thumbnail Fig. 8

A): relative weight as a function of age of V10 SSP templates in the fit to the core and wings spectra (red and blue, respectively). The horizontal dashed lines show the level of the SFR derived in Sect. 4.1, if we assume that the red and blue histograms represent the SFH of the core and wings, respectively. B): radial profiles of the [OII]3727 Å line from the stacked VIMOS spectrum (blue) and Ks-band light (red) from UltraVISTA imaging, for the same galaxies. Both profiles are shown in 0.205′′ bins and have been normalized to the same flux. The dashed and dotted curves show the profile of stars in our VIMOS spectra and the Ks-band image, respectively.

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Since the core spectrum has higher S/N than the wings, we also perform a simulation to test the dependency of the difference between their best-fit solutions to the S/N. We use the best-fit model to the core spectrum, adding noise to match the S/N of the wings spectrum, and fit it to the same grid of templates. We find that the best-fit SFHs to the core and wings spectra are consistent with one another for ages >1 Gyr, but that the best-fit wings model includes a significantly higher fraction of stellar populations with ages <1 Gyr than the best-fit core model, suggesting more protracted star formation in the galaxies’ outskirts. The relative mass fractions f < 1 of such young stellar populations are f < 1 = 3 ± 1% (4 ± 1%) in the core and f < 1 = 13 ± 1% (21 ± 7%) in the wings with the V10 (M11) templates and for the Gaussian decomposition. In the case of a de Vaucouleurs profile, these values become, respectively, f < 1 = 3 ± 1% (3 ± 1%) in the core and f < 1 = 12 ± 2% (18 ± 6%) in the wings. If we consider the undecomposed total spectrum, we find that the stellar population fraction with ages <1 Gyr is f < 1 = 5 ± 1%. This corresponds to an average SFR of 5.6 ± 1M yr-1 over the last 1 Gyr. We note that the actual time resolution of the spectral modeling is significantly coarser than the 0.1 Gyr step we use here. Since the fit does not take the [OII]3727 Å line or the rest-frame far-UV photometry into account, it is not expected to yield very young solutions.

The presence of this additional young stellar population in the wings generates a mild age gradient, with the best-fit models to the core and wings having (mass-weighted) average ages of 2.8 (2.9) ± 0.1 Gyr and 2.4 (2.7) ± 0.3 Gyr for the V10 (M11) templates. These values are summarized in Appendix B. As the V10 templates cover a larger metallicity range than the M11 ones, the solutions they yield tend to be smoother in age-space. Nevertheless, in both cases the >1 Gyr stellar populations have log (Z/Z) ≥ −1 while the fit yields log (Z/Z) ≥ 0 for the <1 Gyr ones, similar to the luminosity-weighted value derived from the full stack. The wavelength range of the M11 templates also allows us to model the spectrum of the z> 1.5 pBzKs. However, in this case, the only prominent features are the Mg II and Mg I absorption lines at 2800 Å and 2852 Å, whose behavior is both complex and subject to the well-known age-metallicity degeneracy (e.g., Fanelli et al. 1990). Furthermore, the stack of these higher redshift galaxies has lower S/N and the decomposition only yields a usable spectrum for the core (for which we find a mass-weighted age of 2 ± 1 Gyr), ruling out a comparison as described above.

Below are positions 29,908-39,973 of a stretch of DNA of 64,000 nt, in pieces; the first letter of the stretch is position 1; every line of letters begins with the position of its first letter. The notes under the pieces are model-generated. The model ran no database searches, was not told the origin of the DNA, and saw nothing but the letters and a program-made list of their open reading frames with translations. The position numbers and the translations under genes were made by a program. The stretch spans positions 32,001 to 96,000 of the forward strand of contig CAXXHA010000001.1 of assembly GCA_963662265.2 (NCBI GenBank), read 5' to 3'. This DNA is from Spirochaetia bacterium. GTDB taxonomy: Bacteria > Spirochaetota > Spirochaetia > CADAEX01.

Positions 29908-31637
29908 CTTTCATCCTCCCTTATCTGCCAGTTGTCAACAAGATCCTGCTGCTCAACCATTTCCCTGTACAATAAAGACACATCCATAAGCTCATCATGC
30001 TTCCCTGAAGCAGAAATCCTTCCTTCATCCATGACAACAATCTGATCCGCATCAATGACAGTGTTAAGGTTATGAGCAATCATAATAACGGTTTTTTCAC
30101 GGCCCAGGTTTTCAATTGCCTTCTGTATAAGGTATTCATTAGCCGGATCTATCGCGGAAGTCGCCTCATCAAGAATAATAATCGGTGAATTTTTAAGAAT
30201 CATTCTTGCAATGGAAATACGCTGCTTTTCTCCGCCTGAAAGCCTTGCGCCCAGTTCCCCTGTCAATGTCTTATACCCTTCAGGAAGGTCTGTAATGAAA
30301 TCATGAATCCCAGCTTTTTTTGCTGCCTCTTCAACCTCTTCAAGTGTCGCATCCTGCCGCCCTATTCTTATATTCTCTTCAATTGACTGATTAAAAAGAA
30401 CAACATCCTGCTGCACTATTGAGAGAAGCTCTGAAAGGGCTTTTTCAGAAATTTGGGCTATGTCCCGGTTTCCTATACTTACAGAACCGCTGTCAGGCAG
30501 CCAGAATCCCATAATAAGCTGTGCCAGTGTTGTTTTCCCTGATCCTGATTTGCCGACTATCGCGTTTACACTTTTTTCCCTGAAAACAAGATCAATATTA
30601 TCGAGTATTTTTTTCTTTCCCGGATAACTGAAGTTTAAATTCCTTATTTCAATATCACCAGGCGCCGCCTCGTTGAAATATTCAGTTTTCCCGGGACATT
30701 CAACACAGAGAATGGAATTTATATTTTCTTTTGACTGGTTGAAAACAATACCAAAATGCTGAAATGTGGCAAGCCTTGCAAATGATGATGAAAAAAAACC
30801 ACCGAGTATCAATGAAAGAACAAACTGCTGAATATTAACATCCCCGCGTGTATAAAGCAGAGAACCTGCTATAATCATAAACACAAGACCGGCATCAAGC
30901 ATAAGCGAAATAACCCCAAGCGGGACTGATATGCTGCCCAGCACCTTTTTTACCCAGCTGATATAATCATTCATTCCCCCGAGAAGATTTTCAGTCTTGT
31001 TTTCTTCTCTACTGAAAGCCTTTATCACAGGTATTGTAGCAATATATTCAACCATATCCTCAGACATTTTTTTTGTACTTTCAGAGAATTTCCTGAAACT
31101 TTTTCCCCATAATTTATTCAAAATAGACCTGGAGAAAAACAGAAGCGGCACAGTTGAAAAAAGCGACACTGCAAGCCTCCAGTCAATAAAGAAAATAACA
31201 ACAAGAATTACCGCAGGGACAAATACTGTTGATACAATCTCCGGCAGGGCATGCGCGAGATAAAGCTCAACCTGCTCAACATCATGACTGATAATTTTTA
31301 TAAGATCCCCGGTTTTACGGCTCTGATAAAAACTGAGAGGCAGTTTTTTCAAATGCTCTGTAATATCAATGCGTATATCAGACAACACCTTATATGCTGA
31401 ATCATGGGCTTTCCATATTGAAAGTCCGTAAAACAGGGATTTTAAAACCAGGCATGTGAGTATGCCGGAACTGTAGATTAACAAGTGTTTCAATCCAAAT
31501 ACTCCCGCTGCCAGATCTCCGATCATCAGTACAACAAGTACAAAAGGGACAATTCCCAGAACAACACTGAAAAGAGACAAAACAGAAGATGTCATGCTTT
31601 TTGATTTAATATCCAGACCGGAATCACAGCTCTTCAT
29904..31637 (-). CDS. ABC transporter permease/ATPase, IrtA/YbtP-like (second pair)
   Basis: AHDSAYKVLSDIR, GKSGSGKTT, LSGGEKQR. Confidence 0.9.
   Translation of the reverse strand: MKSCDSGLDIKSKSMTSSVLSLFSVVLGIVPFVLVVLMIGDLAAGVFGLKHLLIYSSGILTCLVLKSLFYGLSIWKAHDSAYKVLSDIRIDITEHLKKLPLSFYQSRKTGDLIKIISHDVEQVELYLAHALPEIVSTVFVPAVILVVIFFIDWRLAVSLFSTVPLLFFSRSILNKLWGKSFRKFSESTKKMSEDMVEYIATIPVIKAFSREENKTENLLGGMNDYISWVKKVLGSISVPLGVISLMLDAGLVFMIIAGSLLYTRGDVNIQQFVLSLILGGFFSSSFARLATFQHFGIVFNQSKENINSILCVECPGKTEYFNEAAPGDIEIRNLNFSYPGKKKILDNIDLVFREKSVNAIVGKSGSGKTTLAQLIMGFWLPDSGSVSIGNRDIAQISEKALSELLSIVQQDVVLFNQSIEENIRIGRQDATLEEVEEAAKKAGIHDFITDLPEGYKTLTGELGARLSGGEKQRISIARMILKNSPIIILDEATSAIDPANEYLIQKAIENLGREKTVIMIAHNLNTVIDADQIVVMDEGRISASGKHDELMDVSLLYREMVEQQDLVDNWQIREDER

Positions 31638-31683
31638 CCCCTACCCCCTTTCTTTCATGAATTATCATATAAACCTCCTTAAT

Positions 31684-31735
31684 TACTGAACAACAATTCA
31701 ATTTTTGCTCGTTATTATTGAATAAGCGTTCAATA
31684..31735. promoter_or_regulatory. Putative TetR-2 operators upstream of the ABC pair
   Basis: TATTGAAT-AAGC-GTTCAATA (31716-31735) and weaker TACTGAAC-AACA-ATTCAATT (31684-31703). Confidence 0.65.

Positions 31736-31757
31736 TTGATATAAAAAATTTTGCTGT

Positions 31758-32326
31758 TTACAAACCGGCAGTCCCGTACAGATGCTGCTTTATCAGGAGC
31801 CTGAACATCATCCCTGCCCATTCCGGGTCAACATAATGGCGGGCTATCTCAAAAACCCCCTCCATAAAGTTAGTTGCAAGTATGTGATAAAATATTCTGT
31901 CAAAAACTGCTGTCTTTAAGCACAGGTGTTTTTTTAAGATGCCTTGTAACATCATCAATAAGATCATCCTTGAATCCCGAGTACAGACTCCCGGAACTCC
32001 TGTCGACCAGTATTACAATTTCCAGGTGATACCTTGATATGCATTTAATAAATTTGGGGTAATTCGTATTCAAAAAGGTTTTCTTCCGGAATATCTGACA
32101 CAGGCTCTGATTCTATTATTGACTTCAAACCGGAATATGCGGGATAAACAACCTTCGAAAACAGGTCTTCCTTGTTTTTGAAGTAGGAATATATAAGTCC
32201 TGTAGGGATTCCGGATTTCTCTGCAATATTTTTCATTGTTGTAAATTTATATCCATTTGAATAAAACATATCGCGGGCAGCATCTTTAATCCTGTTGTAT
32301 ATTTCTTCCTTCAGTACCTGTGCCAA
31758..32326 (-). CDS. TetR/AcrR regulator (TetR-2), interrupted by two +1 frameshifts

4. Star formation rates

4.1. [OII] 3727 Å emission

We subtract the best-fit model to the full spectrum from the observed flux and fit the residuals at 3727 Å with a (blended) double Gaussian. We thus estimate the total flux of the [OII]3727 Å line at (3.4 ± 0.3) × 10-18 erg s-1 cm-2, with (1.9 ± 0.2) × 10-18 erg s-1 cm-2 in the core and (1.5 ± 0.2) × 10-18 erg s-1 cm-2 in the wings (here we only consider the core and wings spectra obtained with the Gaussian decomposition of the profile, since both parameterizations yield very similar results). This corresponds to equivalent widths (EW) of 5 ± 1 and 11 ± 2 for the core and wings, respectively. The larger EW of the [OII]3727 Å emission in the wings spectrum (this remains the case even if we compare the spectra in inner and outer aperture rather than the core and wings) implies that it is not particularly point-like but rather appears to be slightly more extended than the distribution of stellar light in the blue optical. This is not very surprising, as we have discarded AGN candidates from this subsample. We also create a stacked image using cutouts from the UltraVISTA Ks-band mosaic, centered at the position of the 13 pBzKs in the subsample. The Ks-band traces the stellar mass more than the rest-frame UV continuum, although at this redshift it can still be biased by young stellar light. Using the same stars mentioned in Sect. 3.1, we find that the Ks-band image and our VIMOS spectra have virtually identical spatial resolution. We then compare the Ks-band surface brightness distribution of the galaxies with the cross-dispersion profile of the [OII]3727 Å line. As shown in Fig. 8, the latter appears consistent with, although slightly less concentrated than, the Ks-band profile. Likewise, the cross-dispersion profile of the stellar continuum on both sides of the [OII]3727 Å emission is indistinguishable from that of the line. We are therefore confident that the ionizing photons giving rise to the [OII]3727 Å emission seen in the stacked spectrum indeed originates from young stars (i.e., from star formation), rather than from a significant population of hot post-main sequence stars or from nuclear activity.